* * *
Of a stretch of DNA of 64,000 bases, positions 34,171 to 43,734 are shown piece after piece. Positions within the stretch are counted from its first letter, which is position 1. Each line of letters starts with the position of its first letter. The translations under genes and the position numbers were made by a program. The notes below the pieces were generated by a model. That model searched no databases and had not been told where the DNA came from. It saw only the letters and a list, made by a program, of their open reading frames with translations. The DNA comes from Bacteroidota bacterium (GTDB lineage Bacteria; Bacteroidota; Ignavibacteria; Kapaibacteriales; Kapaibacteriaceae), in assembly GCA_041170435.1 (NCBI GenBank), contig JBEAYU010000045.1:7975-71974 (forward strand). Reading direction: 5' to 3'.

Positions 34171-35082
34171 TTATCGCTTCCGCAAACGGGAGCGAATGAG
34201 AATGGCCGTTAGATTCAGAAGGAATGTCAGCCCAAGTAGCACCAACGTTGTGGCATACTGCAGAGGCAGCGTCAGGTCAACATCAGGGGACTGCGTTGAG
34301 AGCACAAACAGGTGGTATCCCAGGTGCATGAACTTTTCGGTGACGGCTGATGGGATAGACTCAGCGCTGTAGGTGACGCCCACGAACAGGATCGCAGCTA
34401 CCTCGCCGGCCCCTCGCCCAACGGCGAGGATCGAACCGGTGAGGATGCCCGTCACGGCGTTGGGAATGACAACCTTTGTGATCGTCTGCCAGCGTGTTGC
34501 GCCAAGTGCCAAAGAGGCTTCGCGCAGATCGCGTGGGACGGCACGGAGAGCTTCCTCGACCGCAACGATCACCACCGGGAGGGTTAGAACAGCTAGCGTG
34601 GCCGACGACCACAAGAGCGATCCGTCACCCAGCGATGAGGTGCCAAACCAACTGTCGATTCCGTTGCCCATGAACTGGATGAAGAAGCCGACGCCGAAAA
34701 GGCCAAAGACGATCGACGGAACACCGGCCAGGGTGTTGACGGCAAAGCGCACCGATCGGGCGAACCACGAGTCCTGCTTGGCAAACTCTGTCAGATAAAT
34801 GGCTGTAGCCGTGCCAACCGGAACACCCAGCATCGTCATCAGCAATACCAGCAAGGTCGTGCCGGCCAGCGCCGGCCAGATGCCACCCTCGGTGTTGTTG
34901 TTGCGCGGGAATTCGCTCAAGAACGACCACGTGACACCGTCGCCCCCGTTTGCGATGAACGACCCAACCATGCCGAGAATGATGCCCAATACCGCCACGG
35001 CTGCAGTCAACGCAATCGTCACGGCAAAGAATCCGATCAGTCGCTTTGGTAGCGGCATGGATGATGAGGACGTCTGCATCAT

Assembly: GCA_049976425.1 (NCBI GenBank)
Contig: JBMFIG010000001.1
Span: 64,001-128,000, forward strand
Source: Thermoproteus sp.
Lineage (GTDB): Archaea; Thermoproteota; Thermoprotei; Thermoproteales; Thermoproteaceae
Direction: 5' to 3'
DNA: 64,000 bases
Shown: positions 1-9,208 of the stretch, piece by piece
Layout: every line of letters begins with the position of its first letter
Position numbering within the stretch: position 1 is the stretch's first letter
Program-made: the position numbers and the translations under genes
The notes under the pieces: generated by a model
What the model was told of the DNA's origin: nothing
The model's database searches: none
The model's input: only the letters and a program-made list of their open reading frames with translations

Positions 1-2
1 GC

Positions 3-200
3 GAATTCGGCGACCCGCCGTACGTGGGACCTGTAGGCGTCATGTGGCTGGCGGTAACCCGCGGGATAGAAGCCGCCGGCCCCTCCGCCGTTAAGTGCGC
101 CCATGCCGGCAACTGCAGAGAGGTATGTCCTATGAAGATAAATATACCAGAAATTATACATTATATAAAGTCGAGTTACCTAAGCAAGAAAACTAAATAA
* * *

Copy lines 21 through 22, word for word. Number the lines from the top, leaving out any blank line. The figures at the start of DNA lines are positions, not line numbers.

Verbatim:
Layout: every line of letters begins with the position of its first letter
Position numbering within the stretch: position 1 is the stretch's first letter